Can my landlord Invade my privacy?

UPDATED: Mar 20, 2012

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Can my landlord Invade my privacy?

I have been renting an apartment for 10 years with no lease. At the begining of the month i told the landlord that I was moving at the end of the month because the rent was too high. I used the deposit i had given 10 years ago to pay for this months rent. All of a sudden and in the middle of the month I have already paid for the landlord comes in paint and moves my stuff around. He has never asked me or even told me he was coming to do anything and he doesnt care about coming in wenever he wants to. What can I do? Is he allowed to do this?

Asked on March 20, 2012 under Real Estate Law, New Jersey


SJZ, Member, New York Bar / FreeAdvice Contributing Attorney

Answered 10 years ago | Contributor

1) No, the landlord may not do this. A landlord may enter, on reasonable notice (generally held to be 24 hours) to show the premises to prospective renters or buyers or perform maintenance, but may not enter without notice, to prep the apartment for re-rental when they involves moving the tenant's belongings.

2) However, it is unclear what you can do if this is over and done--the legal system only provides compensation for actual injuries or loss, not merely for inconvenience or one-time invasions of privacy, so you  could sue for enough money to offset the cost of the lawsuit.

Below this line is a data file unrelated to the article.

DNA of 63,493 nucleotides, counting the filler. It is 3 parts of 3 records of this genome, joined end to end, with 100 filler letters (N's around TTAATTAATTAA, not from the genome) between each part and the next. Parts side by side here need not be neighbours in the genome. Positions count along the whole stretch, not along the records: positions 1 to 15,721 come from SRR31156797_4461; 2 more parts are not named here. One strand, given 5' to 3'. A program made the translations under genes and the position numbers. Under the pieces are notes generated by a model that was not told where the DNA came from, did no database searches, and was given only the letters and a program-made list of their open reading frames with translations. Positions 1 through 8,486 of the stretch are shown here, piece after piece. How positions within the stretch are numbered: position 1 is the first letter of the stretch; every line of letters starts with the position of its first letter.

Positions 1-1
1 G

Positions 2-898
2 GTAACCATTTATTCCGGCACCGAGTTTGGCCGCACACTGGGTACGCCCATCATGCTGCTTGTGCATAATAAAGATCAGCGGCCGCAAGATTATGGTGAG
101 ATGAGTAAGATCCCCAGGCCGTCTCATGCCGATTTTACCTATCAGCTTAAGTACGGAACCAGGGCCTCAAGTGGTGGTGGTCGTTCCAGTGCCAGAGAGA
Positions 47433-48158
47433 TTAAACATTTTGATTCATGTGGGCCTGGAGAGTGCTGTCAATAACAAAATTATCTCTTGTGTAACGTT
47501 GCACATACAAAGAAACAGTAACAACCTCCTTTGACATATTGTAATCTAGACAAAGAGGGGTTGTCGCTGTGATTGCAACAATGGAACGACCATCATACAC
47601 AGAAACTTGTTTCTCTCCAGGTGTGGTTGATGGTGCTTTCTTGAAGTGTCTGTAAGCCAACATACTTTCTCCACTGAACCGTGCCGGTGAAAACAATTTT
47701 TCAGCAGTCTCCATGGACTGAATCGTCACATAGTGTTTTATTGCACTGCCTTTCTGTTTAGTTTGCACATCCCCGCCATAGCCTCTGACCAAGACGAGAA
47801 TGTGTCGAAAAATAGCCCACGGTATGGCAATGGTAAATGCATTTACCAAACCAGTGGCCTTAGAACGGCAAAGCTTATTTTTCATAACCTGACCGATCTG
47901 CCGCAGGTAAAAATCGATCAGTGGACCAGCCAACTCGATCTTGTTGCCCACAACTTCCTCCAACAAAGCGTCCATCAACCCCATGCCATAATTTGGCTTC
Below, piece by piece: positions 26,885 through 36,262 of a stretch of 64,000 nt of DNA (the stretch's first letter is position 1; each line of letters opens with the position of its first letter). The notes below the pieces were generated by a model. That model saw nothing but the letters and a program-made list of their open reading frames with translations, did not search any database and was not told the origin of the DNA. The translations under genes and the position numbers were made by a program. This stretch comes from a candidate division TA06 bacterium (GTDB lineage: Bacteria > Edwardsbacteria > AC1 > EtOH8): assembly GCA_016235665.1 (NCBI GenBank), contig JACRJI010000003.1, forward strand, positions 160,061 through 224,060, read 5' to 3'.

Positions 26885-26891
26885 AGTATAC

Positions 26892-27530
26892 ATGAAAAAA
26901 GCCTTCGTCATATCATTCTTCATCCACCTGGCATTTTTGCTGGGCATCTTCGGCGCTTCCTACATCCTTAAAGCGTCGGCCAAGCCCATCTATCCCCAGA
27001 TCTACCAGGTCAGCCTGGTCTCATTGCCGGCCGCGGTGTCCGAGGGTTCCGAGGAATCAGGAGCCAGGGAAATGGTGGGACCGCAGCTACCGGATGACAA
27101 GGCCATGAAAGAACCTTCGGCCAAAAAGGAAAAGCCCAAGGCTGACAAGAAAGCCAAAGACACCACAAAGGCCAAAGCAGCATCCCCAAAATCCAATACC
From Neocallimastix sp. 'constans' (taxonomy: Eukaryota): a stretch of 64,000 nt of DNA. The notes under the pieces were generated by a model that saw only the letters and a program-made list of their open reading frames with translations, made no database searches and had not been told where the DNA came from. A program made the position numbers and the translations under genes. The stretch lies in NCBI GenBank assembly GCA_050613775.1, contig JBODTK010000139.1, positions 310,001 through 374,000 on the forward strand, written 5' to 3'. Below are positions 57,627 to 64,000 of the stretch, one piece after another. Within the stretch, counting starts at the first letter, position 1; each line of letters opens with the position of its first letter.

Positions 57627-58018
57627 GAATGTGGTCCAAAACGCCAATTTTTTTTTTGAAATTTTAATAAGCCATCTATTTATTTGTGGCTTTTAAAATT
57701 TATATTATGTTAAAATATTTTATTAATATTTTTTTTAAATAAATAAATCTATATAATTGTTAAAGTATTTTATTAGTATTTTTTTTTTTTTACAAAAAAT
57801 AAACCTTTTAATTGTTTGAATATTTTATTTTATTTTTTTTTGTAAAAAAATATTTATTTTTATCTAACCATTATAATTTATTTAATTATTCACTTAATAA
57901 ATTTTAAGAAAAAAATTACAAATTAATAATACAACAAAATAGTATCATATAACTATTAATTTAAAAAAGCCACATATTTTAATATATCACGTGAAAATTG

IMPORTANT NOTICE: The Answer(s) provided above are for general information only. The attorney providing the answer was not serving as the attorney for the person submitting the question or in any attorney-client relationship with such person. Laws may vary from state to state, and sometimes change. Tiny variations in the facts, or a fact not set forth in a question, often can change a legal outcome or an attorney's conclusion. Although has verified the attorney was admitted to practice law in at least one jurisdiction, he or she may not be authorized to practice law in the jurisdiction referred to in the question, nor is he or she necessarily experienced in the area of the law involved. Unlike the information in the Answer(s) above, upon which you should NOT rely, for personal advice you can rely upon we suggest you retain an attorney to represent you.

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